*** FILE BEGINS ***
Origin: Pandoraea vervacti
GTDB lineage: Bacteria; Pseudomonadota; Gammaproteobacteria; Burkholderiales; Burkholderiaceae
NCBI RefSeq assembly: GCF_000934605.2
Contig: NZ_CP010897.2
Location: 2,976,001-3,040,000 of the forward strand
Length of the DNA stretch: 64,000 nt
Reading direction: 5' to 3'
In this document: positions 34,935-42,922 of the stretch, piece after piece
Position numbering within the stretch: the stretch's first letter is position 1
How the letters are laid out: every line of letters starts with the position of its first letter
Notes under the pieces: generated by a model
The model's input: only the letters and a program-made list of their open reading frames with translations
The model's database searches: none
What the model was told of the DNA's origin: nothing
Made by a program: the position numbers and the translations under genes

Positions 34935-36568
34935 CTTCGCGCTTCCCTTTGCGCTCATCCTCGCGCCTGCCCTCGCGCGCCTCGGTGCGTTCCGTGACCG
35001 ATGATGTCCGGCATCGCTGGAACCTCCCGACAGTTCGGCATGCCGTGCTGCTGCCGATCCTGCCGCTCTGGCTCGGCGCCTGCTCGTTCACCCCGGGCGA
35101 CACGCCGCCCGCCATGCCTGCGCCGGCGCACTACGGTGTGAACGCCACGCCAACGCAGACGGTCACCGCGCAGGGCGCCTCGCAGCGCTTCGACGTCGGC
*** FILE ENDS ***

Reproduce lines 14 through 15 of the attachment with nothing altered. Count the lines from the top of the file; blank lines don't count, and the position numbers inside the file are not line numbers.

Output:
What the model was told of the DNA's origin: nothing
Made by a program: the position numbers and the translations under genes